Given the much anticipated release next month of the film version of C. S. Lewis’s The Chronicles of Narnia: The Lion, the Witch and the Wardrobe, one might expect a glut of books on Lewis and Narnia. The books cited here suggest the many angles of vision and academic disciplines from which Lewis’s work generally and the Chronicles in particular continue to receive serious attention.

It has for years been something of a mystery to me that Lewis’s life is of so much interest to his readers; for, truth to tell, not a lot happened in the life. (“I like monotony,” Lewis once told Time magazine.) Nonetheless, Alan Jacobs has given us another biography—which is certainly better than many already available, and which at several places helpfully corrects the pop psychology advanced a decade and a half ago in A. N. Wilson’s eccentric biography.

There are places where Jacobs’s work also seems flawed. His discussion of several theological points is more assured than nuanced, and any biographer today owes his readers some insight into claims of the late Kathryn Lindskoog that a few of Lewis’s posthumously published essays and fragments are inauthentic (and, not to put too fine a point upon it, forgeries). One need not accept those claims, but one must help readers to understand them.

Although Jacobs treats the whole of Lewis’s life and writing, his biography always keeps an eye on the Narnia stories. (Even biographers are allowed to pay some heed to publishers’ marketing concerns.) The question animating his narrative is, as he puts it, “what sort of person wrote the Chronicles of Narnia?” The central theme of his answer turns on the tension (and eventual reconciliation) of reason and imagination in Lewis.

This is not a new insight—Corbin Carnell treated it more than 30 years ago in Bright Shadow of Reality, whose subtitle was the nicely phrased “C. S. Lewis and the Feeling Intellect,” and David Downing also emphasizes it in his new book—but Jacobs uses this narrative thread to good advantage in uncovering continuity in Lewis’s life. And, of course, it is imagination above all that is on display in the creation of Narnia.

Why, one might wonder, did Lewis write these stories? One thesis, offered by more than one writer, rests on the claim that Lewis gave up entirely his interest in reasoned apologetics after a 1948 debate with Elizabeth Anscombe at a meeting of the Oxford Socratic Club. The claim—proffered by Wilson, for example—is that Anscombe’s criticism of Lewis’s argument in chapter 3 of Miracles was so devastating that Lewis’s confidence in rational argument was thoroughly shaken, leading him to turn away from reason to a world of imagination. What there is to be said for this hypothesis Victor Reppert notes in a carefully argued essay (in The Chronicles of Narnia and Philosophy), even as he also notes the enormous flaws in it.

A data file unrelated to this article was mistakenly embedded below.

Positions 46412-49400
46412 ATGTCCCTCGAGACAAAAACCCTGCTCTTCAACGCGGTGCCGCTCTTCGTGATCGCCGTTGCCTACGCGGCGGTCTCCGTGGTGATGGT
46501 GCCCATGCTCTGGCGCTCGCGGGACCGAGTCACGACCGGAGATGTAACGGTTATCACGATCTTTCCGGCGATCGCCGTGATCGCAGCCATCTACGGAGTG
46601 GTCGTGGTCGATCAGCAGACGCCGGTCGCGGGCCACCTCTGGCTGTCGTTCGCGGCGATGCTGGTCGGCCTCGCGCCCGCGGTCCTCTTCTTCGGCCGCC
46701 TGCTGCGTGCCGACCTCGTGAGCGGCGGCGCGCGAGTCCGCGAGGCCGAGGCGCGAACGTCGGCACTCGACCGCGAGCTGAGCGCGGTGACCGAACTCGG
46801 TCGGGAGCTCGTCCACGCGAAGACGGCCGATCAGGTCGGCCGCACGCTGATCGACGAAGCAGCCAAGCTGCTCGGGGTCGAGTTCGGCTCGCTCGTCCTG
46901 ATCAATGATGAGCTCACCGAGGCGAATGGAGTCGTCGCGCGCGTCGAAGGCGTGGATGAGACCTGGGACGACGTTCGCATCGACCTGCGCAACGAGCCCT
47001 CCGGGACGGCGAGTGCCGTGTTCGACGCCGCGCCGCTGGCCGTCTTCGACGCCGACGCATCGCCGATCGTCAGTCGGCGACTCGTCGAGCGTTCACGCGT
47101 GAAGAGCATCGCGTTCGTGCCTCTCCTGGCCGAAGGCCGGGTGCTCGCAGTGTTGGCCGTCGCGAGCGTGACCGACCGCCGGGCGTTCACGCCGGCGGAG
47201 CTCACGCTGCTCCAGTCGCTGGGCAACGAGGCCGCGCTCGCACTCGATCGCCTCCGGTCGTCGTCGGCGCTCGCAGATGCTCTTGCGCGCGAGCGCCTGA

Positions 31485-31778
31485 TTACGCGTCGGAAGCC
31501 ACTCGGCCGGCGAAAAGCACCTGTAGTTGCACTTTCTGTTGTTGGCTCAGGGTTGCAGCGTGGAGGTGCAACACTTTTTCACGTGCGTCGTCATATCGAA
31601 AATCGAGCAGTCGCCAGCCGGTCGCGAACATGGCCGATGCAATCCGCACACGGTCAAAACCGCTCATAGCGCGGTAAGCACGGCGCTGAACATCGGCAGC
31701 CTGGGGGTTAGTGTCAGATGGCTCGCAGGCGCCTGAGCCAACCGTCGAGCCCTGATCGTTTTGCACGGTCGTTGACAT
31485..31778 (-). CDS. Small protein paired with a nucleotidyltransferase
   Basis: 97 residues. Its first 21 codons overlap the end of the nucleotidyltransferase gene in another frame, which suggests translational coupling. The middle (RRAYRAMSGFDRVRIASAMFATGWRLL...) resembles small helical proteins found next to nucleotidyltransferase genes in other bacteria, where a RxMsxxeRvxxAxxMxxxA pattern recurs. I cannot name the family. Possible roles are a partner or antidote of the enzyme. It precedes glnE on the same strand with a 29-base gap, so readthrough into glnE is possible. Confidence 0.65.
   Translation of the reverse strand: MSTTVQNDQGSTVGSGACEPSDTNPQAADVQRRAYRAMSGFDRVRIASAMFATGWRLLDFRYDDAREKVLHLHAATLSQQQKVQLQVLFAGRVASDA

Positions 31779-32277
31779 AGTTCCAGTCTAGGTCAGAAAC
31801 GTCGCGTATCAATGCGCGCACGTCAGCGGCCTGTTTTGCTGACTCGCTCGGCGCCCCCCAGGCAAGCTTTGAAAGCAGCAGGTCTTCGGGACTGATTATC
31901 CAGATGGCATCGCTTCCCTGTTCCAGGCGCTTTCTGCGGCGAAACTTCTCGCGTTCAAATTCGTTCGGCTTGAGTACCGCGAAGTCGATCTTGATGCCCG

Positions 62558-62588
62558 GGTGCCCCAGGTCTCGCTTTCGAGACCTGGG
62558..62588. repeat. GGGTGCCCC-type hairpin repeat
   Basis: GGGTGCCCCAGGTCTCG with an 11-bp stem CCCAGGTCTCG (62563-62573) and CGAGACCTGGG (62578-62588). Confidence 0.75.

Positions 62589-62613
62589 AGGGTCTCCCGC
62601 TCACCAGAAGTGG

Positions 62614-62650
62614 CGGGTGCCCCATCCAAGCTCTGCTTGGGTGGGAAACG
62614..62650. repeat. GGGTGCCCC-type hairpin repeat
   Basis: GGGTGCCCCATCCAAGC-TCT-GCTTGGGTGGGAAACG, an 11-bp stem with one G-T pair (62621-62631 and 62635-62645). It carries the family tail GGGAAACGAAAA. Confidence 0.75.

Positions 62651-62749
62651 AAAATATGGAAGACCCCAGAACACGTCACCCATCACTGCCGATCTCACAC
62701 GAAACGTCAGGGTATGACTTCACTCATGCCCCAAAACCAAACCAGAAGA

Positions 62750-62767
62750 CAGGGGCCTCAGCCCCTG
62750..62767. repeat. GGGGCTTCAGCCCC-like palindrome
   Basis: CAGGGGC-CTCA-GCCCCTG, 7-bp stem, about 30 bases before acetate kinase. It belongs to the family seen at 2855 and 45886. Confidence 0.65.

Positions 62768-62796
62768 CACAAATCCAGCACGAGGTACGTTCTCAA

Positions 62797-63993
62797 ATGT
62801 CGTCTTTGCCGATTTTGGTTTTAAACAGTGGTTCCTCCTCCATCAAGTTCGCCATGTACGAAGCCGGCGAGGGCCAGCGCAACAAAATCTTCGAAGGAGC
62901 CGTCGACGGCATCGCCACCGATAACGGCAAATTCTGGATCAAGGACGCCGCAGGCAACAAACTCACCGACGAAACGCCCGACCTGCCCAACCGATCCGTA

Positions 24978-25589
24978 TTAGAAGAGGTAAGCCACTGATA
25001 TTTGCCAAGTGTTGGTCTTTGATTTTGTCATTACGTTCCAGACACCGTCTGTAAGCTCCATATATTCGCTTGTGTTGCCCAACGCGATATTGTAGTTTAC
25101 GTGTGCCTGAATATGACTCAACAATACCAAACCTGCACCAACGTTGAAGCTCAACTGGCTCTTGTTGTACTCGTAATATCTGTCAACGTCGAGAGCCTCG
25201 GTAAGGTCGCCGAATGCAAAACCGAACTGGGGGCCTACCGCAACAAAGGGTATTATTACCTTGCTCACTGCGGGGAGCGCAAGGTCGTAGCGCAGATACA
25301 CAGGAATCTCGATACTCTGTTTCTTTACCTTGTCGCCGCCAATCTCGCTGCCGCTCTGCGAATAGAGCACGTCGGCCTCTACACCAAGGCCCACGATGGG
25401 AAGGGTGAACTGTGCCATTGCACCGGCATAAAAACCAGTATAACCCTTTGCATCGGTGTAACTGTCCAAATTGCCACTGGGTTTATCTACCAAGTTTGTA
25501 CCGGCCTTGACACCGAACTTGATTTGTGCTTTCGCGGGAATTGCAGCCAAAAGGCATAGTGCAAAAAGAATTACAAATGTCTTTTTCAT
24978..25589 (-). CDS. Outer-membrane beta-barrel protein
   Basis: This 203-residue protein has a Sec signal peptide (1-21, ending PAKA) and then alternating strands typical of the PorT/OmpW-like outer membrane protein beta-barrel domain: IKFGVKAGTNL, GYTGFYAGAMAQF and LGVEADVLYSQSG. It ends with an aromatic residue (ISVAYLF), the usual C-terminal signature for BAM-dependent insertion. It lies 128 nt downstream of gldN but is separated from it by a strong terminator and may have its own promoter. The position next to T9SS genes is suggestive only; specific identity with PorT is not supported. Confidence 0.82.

If not for this reason, then why did Lewis write the Chronicles? It might be best for us simply to appeal to the Muse, but there are other factors which deserve mention. Reppert notes, as does Downing, the possible influence and example of Lewis’s friend J. R. R. Tolkien. Downing also calls attention to the images that had been incubating for years in Lewis’s fertile imagination and that suddenly came to life in the Narnia stories, and Jacobs suggests that we should hardly be surprised when a writer with a long record of concern for moral education turns to writing stories for children.

Jacobs also helpfully reminds readers of what was actually happening in Lewis’s life when he first began to write these stories. He was, for one thing, exhausted from his work and the demands of his everyday life, and when exhausted, Lewis had always turned for renewal to fantasy and romance. Why not write the sort of book he loved to read?

He was also, Jacobs notes, increasingly famous. With that fame, however, came the frustrations of being looked to by many as a kind of “answer man.” And he must have remembered how he himself had come to faith—not simply because he had been convinced by argument but, in large measure, because the Christian faith struck him as a “myth” that had actually become “fact.”

When Lewis did put pen to paper, the seven stories of the Chronicles were produced—even for a writer as fluent as Lewis—in an astonishingly rapid burst of creativity (with the publication of the first in 1950 and the seventh in 1956). There were a few false starts along the way—especially with respect to The Magician’s Nephew—and readers interested in tracing the course of Narnia’s creation will profit from Downing’s discussion in Into the Wardrobe.